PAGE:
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Industrial & Manufacturing Engineering - 2020 Senior Design Abstracts

  • 401: FlexSense Motion Sensing Glove
  • 402: Integrated Additive Manufacturing of Fiber Optics
  • 403: Dimensioning Process for 3D Printing
  • 404: Hurricane Debris Removal
  • 405: Sepsis Protocol Improvement
  • 406: Maritime Schedule Improvement
  • 407: Tooling Kitting Process
  • 408: Composite Inspection Protocol
  • 409: Right-Of-Way Mowing Operations
  • 410: Pressure Data Mapping for Prosthetics
  • 411: Robotics in Manufacturing

Team 408 | Composite Inspection Protocol

In the mid-20th century, aircraft manufacturing companies such as Pratt & Whitney began implementing composite materials into their designs. Since that time composite pieces have become an integral part of airplanes because of their superior mechanical properties and relatively light weights. 

A composite is a material that consists of two or more materials with different physical properties. When combined together, the joint piece has better physical characteristics than the individual parts. In fact, there are multiple aircraft today which consist of over 50% composite material—which has dramatically increased plane fuel efficiency. 

One issue with composite pieces though, is their ability to lose structural integrity while keeping the same appearance on the surface. Currently there is no process used to detect defects that is defined and accepted across the industry, which is the motivation behind this project. 

We designed a validation protocol to inspect composite pieces and improve customer safety and business efficiency. In order to validate that a given composite piece does not contain defects, we use Non-Destructive Evaluation (NDE). NDE is the process of inspecting, testing or evaluating materials, components or assemblies for discontinuities in characteristics without destroying the serviceability of the part.

For this project, our team is using an ultrasonic C-Scan machine. This machine emits ultrasonic waves throughout a material and gathers feedback which allows for detection of defects beneath the surface of the piece. The benefits of the C-Scan are dimensional accuracy, detailed resulting images, and its accessibility at the FAMU-FSU College of Engineering. At the conclusion of this project, our team provides a case study on the characteristics and process steps involved with testing composite materials for defects using a C-Scan machine.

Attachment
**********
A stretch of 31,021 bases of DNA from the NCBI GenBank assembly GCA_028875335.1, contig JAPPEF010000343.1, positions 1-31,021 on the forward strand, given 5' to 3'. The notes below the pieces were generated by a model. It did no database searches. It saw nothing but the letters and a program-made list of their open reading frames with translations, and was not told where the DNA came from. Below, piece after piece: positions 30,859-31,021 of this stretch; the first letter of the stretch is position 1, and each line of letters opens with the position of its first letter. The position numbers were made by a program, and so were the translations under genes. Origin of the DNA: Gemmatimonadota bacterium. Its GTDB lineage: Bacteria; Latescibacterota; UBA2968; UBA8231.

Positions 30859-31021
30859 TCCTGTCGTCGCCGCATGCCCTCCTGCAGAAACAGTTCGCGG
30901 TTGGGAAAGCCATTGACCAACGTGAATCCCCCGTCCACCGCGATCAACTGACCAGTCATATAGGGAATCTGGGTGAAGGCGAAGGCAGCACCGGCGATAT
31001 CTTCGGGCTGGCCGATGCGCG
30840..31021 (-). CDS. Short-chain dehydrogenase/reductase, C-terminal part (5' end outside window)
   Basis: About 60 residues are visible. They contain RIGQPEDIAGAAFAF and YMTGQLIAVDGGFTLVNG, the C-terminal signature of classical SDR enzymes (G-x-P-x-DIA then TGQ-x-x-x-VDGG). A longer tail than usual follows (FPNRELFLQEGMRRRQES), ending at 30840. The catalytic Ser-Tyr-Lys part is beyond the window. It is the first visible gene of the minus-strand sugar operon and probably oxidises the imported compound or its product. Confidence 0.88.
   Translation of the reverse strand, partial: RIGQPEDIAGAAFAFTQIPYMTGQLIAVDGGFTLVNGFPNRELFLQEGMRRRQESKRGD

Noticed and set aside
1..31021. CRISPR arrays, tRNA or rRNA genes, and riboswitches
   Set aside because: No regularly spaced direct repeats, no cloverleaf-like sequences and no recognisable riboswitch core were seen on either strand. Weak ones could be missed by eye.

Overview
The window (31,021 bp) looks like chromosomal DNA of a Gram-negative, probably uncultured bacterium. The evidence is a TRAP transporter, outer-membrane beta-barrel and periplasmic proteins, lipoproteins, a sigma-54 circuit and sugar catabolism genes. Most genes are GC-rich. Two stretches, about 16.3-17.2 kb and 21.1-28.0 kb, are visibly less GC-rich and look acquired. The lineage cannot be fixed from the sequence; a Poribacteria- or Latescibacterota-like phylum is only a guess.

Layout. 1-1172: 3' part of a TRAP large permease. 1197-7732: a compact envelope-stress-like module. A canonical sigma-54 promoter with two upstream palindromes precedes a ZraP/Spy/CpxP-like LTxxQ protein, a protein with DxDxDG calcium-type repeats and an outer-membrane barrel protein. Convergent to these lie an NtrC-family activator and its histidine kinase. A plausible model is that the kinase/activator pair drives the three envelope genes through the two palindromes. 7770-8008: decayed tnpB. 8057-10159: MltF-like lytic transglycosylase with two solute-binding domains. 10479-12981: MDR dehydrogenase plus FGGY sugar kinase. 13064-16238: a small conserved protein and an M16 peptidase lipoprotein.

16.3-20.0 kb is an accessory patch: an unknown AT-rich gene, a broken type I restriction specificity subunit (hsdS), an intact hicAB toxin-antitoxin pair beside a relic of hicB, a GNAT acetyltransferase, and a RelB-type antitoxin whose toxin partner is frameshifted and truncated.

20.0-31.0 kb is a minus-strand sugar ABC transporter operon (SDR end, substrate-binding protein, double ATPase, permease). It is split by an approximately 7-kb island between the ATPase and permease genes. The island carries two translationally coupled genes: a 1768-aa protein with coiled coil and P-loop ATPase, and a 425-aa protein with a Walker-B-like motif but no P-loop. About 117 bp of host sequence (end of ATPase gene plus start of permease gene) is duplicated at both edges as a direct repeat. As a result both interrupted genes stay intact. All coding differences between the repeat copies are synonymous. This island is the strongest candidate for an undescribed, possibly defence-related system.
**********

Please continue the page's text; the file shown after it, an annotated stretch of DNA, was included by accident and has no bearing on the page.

Team (L to R):
Jazmine Houston (IME),Kevin Stevens (IME),Cole Mitchem (IME) & Benjamin Farber (IME)
Zhiyong Liang, Ph.D., Dele Awofala, Ph.D. & Kalia Kothandapany
Pratt & Whitney-UTC
Team 401 | FlexSense Motion Sensing Glove

Every year in the United States, surgeons complete more than 700,000 robotic surgeries and earn more than $3 billion. According to surgeons, the robotic device used to perform these surgeries is large and causes back, arm and hand pain after a long surgery. Also, some doctors struggle to use robot controllers. To avoid these problems, our team provides a smart glove to improve the ease of use of these controllers. The FlexSense Motion Sensing Glove is capable of tracking hand and finger movements in real time.

The glove uses sensors made of Buckypaper, a thin sheet of paper that contains very small carbon tubes. This material is very sensitive, ideal for tracking hand and finger movements. Our project’s main goal is to showcase the potential of Buckypaper. 

We study the motions of the hand to create the best sensor layouts and follow a step-by-step procedure to assemble the glove in the fastest way possible. We test our sensors using techniques and machines often used in engineering, like tensile testing.

To create the best glove design, our team is running a market study with surgeons about the use of the controllers. Surgeons’ opinions help us select the best base material and design a glove that is easy and intuitive to use. Our goal is to demonstrate that FlexSense improves the comfort and health of surgeons. We combine our different engineering backgrounds to make this glove possible. Ultimately, we want to demonstrate that this new technology is possible and useful for other motion sensing tools beyond the FlexSense glove.

Team (L to R):
Robert Hays (ME), Shams Dhanani (ME), Ruben Cortes (CpE), Peter Andrew Cancio (ECE),Gabriela Gomez Pieraldi (IME) & Ana De Leon (IME)
Joshua DeGraff, Ph.D. & Zhiyong Liang, Ph.D.
High-Performance Materials Institute
Team 402 | Integrated Additive Manufacturing of Fiber Optics

Telecommunication technologies are always changing in terms of data rates and delivery methods. One of these technologies is fiber optics. These cables offer faster delivery rates, better performance over long distances and reduced weight. NASA adopted this technology and seeks to improve the way that it is made.